Childhood poisoning – what should you be on the lookout for?
Childhood poisoning is a grim reality in the world we live in, and regardless of how careful you are, it is still possible that your child may access poisonous products which they then ingest. The most disturbing thing is that this will usually occur with kids who are around 5 years of age, and this type of poisoning often incorporates rather common household products. Think that plant additive, the bleach in your bathroom, painkillers in your medicine cabinet, even disinfectant in the bathroom. The commonplace occurrence of these products means that it is extremely important for parents and caregivers to know what to do in case of such an emergency.
What are the signs of childhood poisoning?
Apart from the obvious signs of open bottles and unsealed containers, there are a number of tell-tale signs that a child has been poisoned. Look out for the following signs if you suspect that your child has ingested poison.
- Redness on the lips could be a sign that the child drank something corrosive or caustic in nature.
- Check to see whether their breath smells of known chemical compounds.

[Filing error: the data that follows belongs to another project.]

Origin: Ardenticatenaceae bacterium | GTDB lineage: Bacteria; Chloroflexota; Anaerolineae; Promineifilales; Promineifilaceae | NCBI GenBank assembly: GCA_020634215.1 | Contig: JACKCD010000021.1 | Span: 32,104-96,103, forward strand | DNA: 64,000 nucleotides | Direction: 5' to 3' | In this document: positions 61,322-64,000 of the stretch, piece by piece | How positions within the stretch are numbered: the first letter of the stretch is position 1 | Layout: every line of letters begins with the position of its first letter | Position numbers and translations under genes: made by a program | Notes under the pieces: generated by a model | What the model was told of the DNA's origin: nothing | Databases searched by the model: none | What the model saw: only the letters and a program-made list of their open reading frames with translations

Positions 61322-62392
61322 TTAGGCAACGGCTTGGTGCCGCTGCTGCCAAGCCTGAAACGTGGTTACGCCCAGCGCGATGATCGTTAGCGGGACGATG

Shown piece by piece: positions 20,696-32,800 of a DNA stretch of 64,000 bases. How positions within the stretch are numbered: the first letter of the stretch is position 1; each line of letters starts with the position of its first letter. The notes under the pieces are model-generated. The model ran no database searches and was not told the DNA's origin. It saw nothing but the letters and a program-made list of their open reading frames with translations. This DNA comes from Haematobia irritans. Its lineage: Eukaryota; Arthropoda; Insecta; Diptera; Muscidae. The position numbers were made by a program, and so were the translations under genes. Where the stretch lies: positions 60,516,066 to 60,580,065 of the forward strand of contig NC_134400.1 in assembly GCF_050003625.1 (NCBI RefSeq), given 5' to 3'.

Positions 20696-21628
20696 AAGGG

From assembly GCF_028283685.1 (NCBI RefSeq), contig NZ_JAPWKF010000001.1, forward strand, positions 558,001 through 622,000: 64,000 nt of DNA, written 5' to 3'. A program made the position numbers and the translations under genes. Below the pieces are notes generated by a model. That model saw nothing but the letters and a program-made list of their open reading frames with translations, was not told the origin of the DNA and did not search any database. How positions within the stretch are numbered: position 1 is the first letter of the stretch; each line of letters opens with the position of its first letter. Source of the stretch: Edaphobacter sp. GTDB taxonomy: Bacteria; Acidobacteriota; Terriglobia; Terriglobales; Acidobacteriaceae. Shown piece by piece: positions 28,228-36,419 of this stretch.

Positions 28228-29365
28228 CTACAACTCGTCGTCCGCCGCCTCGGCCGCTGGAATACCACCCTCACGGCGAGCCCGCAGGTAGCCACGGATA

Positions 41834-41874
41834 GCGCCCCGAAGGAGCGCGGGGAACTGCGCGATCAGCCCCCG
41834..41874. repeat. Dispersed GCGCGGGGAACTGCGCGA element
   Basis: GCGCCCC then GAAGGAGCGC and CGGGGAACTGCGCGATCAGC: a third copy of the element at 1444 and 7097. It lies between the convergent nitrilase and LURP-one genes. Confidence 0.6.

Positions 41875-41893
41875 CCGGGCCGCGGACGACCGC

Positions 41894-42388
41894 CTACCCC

- If the child has visible burn stains on their clothes, or on objects within their vicinity, this could point to the type of child poisoning.
- Shallow difficult breathing that may be accompanied by vomiting.
- The child may complain of headaches and may look confused.
- Some cases of poisoning may be accompanied by seiures which vary in intensity.
What should you do when you find that a child has been poisoned?
- Do not attempt to give the child anything as this will actually do more harm than good. In the same breath, steer clear of trying to make the child vomit as this will cause corrosion of the digestive tract. Call the emergency lines.
- In case of childhood poisoning, make sure that you give an accurate and detailed explanation to the person who picks the phone. What symptoms does the child exhibit? How long has it been since the child ingested the poison? If you have the suspected poison, make sure to provide the name and/or the active ingredients.
- In the event that you head to the Emergency Room, ensure that you take the suspected poison container to show the attending doctor exactly what you are talking about.
How do you prevent child poisoning?
- Post the emergency number for the Poison control center available within your locality. You should also furnish the babysitter with this information so that they are well versed with relevant info.
- Store all potential poisonous products away from the child’s access. These will include medication, cleaning solutions and detergents, alcohol and cosmetics. Go ahead and invest in childproof storage cabinets.
- Steer clear of taking medication when your child is around as they will try to replicate that scenario in your absence.
- Avoid calling medicine ‘sweets’ as this could mean that it is okay to take medicine anytime.
These are handy tips that will ensure childhood poisoning does not occur.